More pictures, more information, a menu with all our teas, and much more is available on our website.Kitchen-ViewYa-Ya-TeahouseYa-Ya-Retail-Store
Ya-Ya-Zen-Garden







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5 Comments:

Blogger Estie said...

You're right Jo, you have come a long way! The 'finished product' is a work of art.

4:09 PM  
Anonymous abigail said...

Hi Jo

I spend a lot of time looking at ways companies can use internet to (ethically!) promote their product. I'm also a friend of Esthers and first told her about you guys. It's tea enthusists like her who are going to be your best marketing weapon, and I had a couple of ideas for how you can best harness the tea-lover community.

I love the posts under your 'News' section on your website. It's regular, and it's relevant (eg. news of new tea blends). But customers want to get more involved then just reading these posts. They want to respond to them. That's why Esther and I have put posts on this blog, not only because we care, but because we can. Right now, no-one can respond on your company site, even if they want to. And I think people want to!

You could start a seperate blogger page just for your news section. It is possible to use a blogger page and make it look very similar to your company page, and I also don't think it looks unprofessional. It will give you a greater ability to connect with your customers by doing two things. 1) Reading customers comments is THE cheapest way to do market research. Customers will tell you what you did right and what you did wrong. You can respond and improve quickly. 2) You're letting your customers do your PR for you. People trust other customers more than they trust you. Because of course YOU are going to say great things about it. But it's when people like Esther sing your praises that potential customers really notice.

You could also reward your loyal customers by having a list of links called "fans" or "tea lovers" etc, and then link to people like Esther. It gives regular customers a way to bond to the Ya Ya brand, and unites all the hard core tea drinkers. It will also increase the number of sites linking to yours, and increase the likelihood of someone in Christchurch googling for a tea place to find your site.

Finally, you could add an RSS feed to your 'News' section. This will help your fans keep up to date with what's going on.

Please make it possible for your customers to connect with you and your company, cause we really want the teahouse to succeed!

abigail

8:26 PM  
Anonymous abigail said...

Just one more thing (sorry!). I forgot to say why building community was so important - it's cause the size of Christchurch is only big enough to support one group. You have to make sure they are all centered around Ya Ya's.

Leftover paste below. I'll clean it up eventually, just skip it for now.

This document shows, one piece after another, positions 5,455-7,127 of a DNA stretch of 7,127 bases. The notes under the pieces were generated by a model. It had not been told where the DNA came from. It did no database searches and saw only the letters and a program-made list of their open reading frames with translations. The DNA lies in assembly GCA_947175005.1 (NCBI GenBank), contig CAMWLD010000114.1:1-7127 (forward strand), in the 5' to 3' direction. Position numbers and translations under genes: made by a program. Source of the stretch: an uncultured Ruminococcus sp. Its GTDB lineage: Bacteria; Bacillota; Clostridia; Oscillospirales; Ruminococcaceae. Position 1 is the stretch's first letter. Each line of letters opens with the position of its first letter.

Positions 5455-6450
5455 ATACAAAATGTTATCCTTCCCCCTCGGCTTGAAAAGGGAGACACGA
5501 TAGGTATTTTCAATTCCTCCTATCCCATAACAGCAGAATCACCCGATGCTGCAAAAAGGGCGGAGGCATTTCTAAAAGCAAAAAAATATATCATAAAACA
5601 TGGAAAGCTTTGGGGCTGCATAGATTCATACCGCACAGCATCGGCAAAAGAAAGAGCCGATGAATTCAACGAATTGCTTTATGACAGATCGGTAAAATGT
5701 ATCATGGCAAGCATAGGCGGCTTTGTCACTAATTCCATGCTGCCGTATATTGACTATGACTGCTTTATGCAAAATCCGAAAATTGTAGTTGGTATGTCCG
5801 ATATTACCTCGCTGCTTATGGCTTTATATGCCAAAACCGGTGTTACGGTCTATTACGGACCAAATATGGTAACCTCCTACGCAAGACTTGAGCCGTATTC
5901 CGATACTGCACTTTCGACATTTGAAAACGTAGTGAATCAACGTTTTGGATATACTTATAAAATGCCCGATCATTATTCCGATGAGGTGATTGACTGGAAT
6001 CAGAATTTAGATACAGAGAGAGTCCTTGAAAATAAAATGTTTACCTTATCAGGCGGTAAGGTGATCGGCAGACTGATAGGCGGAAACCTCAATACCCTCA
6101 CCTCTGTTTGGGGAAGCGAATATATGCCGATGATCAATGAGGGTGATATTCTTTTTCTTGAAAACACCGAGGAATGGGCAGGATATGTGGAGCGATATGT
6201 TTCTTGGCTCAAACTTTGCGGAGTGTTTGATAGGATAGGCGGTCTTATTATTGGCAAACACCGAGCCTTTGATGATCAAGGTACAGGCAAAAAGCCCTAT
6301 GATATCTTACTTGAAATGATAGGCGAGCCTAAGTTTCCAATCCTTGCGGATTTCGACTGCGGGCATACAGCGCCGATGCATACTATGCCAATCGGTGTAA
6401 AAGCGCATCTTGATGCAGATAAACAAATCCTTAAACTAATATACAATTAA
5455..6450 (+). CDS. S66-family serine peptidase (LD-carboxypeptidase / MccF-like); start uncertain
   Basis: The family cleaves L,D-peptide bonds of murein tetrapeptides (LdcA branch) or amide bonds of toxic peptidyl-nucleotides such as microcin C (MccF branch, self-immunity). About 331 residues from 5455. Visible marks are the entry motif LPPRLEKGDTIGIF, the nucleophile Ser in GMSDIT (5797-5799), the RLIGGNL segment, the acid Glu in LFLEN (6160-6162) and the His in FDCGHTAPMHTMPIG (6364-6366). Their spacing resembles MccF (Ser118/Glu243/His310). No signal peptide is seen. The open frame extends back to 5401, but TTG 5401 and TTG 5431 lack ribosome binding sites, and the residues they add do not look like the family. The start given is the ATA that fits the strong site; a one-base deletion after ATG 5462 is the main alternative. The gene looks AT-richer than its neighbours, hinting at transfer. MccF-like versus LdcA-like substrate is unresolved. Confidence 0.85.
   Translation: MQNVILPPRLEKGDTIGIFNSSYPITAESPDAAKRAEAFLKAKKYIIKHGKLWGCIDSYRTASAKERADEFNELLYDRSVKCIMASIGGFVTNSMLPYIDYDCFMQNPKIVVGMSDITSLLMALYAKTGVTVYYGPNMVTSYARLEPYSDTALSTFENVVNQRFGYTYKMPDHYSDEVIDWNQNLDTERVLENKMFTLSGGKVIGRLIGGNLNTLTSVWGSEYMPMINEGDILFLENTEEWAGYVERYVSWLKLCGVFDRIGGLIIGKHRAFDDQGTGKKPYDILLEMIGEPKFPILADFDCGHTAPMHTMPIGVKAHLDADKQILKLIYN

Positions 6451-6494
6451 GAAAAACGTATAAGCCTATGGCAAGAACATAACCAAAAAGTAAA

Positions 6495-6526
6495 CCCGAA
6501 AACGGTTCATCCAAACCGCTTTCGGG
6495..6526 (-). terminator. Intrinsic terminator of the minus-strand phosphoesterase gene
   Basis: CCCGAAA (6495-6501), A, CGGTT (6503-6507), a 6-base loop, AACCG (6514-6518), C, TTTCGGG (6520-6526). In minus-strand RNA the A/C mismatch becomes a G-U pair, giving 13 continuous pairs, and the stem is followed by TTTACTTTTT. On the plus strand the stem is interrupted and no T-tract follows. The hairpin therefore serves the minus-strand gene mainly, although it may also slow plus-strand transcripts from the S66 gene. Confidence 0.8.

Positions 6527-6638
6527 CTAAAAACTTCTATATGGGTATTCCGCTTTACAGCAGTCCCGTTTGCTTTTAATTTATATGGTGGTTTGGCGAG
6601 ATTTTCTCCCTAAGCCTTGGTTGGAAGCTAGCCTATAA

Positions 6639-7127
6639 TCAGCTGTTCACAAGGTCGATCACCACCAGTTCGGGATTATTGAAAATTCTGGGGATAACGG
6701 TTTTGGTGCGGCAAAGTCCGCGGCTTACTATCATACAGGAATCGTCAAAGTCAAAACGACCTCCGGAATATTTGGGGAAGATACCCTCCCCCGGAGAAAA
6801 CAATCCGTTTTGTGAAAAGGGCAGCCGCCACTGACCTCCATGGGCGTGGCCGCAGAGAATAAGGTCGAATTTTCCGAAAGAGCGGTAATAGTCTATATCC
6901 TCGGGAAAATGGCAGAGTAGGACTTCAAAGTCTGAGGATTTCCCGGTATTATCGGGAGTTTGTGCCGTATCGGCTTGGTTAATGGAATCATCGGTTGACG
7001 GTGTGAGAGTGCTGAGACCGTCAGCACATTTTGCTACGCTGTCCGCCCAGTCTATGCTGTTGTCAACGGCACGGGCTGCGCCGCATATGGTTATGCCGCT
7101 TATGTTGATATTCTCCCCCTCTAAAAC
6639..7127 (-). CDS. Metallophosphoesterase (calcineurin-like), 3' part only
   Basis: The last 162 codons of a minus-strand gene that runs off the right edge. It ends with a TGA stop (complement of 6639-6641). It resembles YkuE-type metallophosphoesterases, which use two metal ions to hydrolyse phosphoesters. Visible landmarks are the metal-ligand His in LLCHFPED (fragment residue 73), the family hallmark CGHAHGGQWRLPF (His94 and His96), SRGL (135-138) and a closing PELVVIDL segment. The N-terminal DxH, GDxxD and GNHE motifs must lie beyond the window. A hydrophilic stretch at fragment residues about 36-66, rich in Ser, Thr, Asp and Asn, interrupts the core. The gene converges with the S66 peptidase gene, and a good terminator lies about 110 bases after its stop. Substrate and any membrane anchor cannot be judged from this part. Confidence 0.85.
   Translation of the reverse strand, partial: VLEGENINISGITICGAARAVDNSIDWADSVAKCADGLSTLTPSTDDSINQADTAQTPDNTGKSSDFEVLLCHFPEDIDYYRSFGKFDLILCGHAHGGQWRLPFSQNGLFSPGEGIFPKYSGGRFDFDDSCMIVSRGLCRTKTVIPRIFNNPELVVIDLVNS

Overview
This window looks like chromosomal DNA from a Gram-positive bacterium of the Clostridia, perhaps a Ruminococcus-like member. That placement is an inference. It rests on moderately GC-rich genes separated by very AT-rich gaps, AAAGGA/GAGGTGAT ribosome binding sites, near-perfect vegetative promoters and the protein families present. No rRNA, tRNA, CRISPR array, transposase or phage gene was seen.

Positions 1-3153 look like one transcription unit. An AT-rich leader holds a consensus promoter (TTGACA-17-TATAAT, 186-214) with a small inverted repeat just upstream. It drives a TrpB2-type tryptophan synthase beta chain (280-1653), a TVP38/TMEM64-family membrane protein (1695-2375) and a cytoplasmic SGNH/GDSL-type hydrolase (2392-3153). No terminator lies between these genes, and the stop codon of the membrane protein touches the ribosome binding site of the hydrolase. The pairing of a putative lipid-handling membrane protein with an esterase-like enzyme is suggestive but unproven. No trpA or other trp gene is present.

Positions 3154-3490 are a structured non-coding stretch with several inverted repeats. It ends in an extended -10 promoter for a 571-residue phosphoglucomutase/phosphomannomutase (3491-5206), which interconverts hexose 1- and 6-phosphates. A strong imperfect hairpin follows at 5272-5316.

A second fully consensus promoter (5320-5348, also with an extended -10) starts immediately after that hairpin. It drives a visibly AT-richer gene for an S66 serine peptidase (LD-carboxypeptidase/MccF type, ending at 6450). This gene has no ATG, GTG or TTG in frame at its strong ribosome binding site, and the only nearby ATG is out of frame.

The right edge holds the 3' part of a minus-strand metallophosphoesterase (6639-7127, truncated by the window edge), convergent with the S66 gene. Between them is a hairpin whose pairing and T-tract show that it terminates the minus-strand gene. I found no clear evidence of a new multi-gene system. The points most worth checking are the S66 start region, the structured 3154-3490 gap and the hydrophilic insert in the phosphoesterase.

If you want to know more about feeds, http://www.feedburner.com/fb/a/home is a pretty good place to start.

8:33 PM  
Blogger KiwiTracks said...

Hi Abigail,
thank you for all your pointers. Every point you make is correct and makes a lot of sense. I've created and am maintaining the website for the teahouse myself and was actually planning to do just this: add a blog! I'm thinking of using wordpress, though, and host the pages myself. Unfortunately, I haven't found the time to implement that yet (as well as filling the rest of the Ya-Ya website with content!).
I agree that interaction with your visitors is THE key to business these days and people expect ways to communicate (with each other as well as the business). Your point about RSS is also very valid. I think it is the best way to distribute information. My initial thought was to create a newsletter for the teahouse and distribute it via RSS. The problem is that many people never even heard of RSS-feeds or feed-readers and therefore, I think I'll start with a feed AND a classic email-newsletter.

It is great to see that people care about what we're doing! Reading Esthers post yesterday really made my day! Reading your helpful advice is equally encouraging. I think we owe you guys a cup of tea next time you come in.

Jo

10:51 PM  
Anonymous pohanginapete said...

Congratulations! I would LOVE to have something like this in Palmerston North, but it's hard enough even to find somewhere that makes tea (I don't consider a tea bag in tepid water to be tea, nor are herbal infusions real tea). Best of luck with it — not that something of this quality should need luck.

7:57 AM